406 How much of the company’s overall revenue was lost due to information security breaches in the last three years? A breach that has no impact and one that has a significant impact on the organization, its partners, and its customers can be distinguished using information made accessible by an audit (Premium). Without this knowledge, the business might be forced to spend a lot of money on breach notification and mitigation measures that wouldn’t be required if the breach could be appropriately scoped.
407 Has there been a breach in the company’s information security in the recent three years? Account compromises with no consequences and possibly not reportable can be distinguished from attacks needing extensive reporting and cleanup by Audit (Premium). An audit is focused on reporting information security compromises accurately, including understanding what qualifies and does not constitute a breach (Premium).
408 What is the ratio of total revenue to net expenses resulting from information security breach penalties and settlements over the last three years? Depending on the degree and impact of the information security breach, there will be a wide range of costs and penalties. The forensic data that Audit (Premium) makes available can help to lower costs and fines.
409 Has the business get an insurance policy to cover information security risks? To provide security risk insurance policies, insurers need to conduct underwriting. The company’s IT security program, controls, and governance all impact underwriting. The Audit (Premium) component of the security package is important since it offers very useful forensic data.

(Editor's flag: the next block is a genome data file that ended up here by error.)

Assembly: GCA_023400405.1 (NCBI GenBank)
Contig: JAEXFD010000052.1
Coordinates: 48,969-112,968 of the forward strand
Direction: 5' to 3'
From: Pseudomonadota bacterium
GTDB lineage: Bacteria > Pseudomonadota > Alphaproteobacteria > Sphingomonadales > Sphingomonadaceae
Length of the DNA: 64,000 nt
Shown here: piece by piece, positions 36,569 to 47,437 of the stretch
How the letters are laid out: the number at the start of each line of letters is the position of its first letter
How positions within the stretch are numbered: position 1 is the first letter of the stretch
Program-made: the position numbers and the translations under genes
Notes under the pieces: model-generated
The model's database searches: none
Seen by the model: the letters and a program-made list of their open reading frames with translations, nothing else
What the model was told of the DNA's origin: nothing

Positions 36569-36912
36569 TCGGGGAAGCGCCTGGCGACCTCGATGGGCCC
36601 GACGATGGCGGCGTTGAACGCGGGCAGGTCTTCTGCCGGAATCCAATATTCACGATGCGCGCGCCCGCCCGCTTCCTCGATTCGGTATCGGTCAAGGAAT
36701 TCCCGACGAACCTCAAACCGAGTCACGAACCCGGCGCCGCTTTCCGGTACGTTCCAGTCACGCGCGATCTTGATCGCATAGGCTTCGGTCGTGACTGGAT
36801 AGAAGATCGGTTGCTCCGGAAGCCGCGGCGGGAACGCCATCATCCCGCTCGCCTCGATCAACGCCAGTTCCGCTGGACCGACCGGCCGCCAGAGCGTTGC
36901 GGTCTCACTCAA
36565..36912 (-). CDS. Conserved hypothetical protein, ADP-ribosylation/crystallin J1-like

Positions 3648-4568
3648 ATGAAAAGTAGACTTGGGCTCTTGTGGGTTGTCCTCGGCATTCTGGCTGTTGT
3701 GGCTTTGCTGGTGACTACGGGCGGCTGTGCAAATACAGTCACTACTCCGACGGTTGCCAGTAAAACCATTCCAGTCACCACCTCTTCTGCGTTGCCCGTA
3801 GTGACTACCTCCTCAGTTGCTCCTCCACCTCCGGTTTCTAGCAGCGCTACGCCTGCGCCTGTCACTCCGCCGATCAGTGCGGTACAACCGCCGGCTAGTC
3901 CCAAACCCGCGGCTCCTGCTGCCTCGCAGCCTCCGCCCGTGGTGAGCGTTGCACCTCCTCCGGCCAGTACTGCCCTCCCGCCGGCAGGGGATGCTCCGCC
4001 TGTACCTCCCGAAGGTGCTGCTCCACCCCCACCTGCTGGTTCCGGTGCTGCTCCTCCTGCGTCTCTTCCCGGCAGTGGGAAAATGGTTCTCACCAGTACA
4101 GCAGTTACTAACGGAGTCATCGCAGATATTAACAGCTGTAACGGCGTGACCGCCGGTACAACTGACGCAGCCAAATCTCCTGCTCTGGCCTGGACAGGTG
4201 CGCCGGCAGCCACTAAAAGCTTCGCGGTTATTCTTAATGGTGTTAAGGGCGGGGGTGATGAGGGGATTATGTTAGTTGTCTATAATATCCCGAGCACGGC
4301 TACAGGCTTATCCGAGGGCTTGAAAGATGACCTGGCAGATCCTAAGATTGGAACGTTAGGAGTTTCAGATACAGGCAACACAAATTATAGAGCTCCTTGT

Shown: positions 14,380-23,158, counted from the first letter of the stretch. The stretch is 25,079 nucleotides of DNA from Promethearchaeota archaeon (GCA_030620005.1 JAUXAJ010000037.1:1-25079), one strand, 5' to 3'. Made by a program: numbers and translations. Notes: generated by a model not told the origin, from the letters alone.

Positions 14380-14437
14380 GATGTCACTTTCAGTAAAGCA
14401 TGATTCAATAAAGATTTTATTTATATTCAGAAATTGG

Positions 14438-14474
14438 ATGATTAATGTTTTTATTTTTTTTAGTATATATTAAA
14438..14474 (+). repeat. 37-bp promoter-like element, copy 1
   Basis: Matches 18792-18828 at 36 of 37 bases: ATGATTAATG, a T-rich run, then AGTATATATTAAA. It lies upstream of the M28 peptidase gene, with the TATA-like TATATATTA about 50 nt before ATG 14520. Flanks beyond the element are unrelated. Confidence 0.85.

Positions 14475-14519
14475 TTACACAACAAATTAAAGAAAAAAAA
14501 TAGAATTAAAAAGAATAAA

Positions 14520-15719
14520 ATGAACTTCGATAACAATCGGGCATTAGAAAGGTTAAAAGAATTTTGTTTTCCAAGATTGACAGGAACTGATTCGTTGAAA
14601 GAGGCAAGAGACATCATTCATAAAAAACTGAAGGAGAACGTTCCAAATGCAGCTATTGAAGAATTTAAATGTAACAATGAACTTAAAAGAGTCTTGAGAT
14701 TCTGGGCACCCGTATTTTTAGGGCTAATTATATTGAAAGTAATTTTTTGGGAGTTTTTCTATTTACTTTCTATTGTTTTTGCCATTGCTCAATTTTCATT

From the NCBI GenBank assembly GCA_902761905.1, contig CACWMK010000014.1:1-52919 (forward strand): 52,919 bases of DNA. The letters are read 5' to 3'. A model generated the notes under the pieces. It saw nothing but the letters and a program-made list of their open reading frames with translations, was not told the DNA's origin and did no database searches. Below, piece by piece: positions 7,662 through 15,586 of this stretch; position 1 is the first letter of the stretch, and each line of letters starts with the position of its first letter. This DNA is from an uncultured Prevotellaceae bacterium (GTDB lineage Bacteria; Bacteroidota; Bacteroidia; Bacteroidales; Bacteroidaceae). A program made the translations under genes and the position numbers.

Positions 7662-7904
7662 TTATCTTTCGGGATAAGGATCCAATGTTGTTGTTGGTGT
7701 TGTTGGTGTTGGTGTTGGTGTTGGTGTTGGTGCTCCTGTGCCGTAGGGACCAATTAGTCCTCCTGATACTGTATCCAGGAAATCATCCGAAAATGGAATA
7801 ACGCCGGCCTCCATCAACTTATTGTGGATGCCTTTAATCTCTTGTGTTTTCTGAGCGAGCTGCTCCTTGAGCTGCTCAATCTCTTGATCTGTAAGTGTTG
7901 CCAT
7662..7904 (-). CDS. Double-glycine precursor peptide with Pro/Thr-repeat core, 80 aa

Table 3. Example Mapping of Microsoft Purview Audit (Premium) to ISS Governance QualityScore.

Supporting security investments and solutions is only one aspect of alignment with the Governance QualityScore.

The rating includes elements that the business may already have in place, such as security training, standards-based audit, measurements, and reporting. The company’s return on investment and the leadership’s understanding of the contributions of the security team is increased by communicating this so that it is reflected in the governance score.

Senior leadership should routinely brief the board on information security issues to improve the score.

The score will also increase if a board member with security expertise is added. These will ensure that the security function receives the focus and support from leadership that it needs to improve the security posture of the business.


A corporation can demonstrate additional return on investment and gain support for its security program from a range of stakeholders by demonstrating how its investment in security improves its Governance QualityScore. The financial and brand value of a higher governance score may be recognized by stakeholders who may not necessarily understand the value of IT security controls and processes or the risk associated with IT security.

Expectations for IT security to be a component of corporate governance will rise over time. The breach will likely be examined from a wider, more comprehensive angle. The weight of IT security on the final score will rise as more factors are taken into account.

When presenting to leadership to create a strong case for action, think about demonstrating how an IT security investment or activity would improve your company’s governance score together with other components of the business case and risk management.